"Extended family news, that little casket holds so much for you & me" Read the full letter
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Letter ReferenceAlice Clark M/L 90/1
ArchiveAlfred Gillet Trust Archive, Street
Epistolary TypeLetter
Letter Date After Start: January 1912 ; Before End: December 1912
Address FromDe Aar, Northern Cape
Address To
Who ToAlice Clark
Other Versions
PermissionsPlease read before using or citing this transcription
The Project is grateful to the Trustees of the Alfred Gillett Trust Archive (C. & J. Clark/Clarks International, 40 High Street, Street, Somerset) for kindly allowing us to transcribe this Olive Schreiner letter to Alice Clark, which is part of the Clark collections. Schreiner was resident in De Aar from November 1907 until she left South Africa for Britain and Europe in December 1913, but with some fairly lengthy visits elsewhere over this time, and thus the dating of the letter.
1de Aar
2^Cape Colony^
4Dear Miss Clark
6Thank you so very much for the copies of the English woman you have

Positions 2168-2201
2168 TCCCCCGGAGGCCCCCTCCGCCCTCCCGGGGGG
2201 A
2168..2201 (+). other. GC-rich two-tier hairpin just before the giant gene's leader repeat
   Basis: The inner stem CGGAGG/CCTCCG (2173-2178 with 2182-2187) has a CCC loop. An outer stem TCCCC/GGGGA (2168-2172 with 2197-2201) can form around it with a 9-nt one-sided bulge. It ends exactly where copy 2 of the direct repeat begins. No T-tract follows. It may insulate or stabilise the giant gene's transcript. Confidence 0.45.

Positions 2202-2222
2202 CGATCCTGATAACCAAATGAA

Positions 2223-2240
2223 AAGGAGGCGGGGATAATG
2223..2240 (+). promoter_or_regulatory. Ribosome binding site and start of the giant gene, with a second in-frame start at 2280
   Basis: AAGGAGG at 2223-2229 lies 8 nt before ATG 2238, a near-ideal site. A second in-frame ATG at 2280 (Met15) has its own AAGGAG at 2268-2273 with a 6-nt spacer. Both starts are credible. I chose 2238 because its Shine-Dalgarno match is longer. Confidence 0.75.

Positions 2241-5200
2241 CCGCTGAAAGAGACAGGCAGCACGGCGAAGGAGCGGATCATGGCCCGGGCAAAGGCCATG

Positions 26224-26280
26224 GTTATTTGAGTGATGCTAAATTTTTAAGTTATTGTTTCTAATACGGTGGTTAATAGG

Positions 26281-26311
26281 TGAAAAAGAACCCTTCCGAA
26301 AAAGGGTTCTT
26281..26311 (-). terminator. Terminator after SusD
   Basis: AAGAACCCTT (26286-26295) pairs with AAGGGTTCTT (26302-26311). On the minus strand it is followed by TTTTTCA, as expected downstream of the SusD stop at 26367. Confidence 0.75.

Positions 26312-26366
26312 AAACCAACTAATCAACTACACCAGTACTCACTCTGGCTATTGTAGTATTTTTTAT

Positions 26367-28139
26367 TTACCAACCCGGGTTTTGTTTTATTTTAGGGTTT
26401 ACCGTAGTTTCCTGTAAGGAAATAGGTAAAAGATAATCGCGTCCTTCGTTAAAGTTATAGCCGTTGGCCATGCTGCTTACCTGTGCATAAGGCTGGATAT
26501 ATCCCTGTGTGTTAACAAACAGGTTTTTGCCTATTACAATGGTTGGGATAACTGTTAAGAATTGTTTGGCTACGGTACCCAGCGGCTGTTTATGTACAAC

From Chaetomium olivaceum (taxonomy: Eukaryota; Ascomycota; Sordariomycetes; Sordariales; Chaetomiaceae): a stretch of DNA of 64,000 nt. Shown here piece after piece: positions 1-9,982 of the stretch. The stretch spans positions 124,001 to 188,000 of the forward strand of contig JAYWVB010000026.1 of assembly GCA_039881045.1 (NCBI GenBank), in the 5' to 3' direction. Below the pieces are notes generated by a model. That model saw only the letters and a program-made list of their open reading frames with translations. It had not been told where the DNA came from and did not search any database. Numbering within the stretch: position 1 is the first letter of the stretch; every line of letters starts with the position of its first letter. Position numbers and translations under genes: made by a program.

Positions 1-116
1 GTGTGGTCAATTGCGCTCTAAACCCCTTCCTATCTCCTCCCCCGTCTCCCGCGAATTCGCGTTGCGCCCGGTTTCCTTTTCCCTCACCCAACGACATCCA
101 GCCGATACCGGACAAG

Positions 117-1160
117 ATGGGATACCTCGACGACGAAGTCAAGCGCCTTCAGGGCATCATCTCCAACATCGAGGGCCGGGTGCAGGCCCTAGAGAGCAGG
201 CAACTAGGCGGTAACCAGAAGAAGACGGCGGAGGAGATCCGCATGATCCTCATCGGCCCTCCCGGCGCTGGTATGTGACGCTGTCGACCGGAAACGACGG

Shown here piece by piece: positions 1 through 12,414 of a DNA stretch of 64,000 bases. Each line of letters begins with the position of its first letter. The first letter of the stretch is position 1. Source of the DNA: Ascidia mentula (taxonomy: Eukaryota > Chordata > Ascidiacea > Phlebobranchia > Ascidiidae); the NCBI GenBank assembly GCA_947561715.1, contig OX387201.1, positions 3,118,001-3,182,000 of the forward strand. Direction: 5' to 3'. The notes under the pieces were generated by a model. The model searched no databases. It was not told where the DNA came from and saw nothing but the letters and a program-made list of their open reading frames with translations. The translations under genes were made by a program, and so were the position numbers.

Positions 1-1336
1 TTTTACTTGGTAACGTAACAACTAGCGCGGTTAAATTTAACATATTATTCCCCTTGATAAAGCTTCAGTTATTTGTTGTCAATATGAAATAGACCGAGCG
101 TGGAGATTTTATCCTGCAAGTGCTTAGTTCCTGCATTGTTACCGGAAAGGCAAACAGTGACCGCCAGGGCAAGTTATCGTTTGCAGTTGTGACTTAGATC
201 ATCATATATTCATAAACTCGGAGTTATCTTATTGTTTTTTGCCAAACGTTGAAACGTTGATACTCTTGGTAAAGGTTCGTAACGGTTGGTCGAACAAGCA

7sent me, & yet more for the kind letter that came with the first one.
9My niece may have perhaps told you that I have not been well enough
10for writing
12I'mn the last number you sent me was a quite wonderful little poem by C M A.
13Peake Do you know the writer at all, & is it a woman? The Poem is
14called “The Squaw”. Nothing I have read for years has touched me
15so much. I should like to write to her & tell her how I liked it if
16she were a woman: & young. Thank you so much for your kindness.
18Yours very sincerely
19Olive Schreiner
It is likely that this letter dates from after publication of Schreiner's Woman and Labour and in 1912, with the contact related to Alice Clark's later work: Alice Clark (1919) The Working Life of Women in the Seventeenth Century London: George Routledge & Sons. The link was facilitated by Schreiner's niece Lyndall (Dot), a friend of Alice's who had stayed with the Clarks in Street in late 1912. Schreiner's reference to the 'quite wonderful little poem' is to the Englishwoman’s Review, although which number the Peake poem appears in cannot be traced.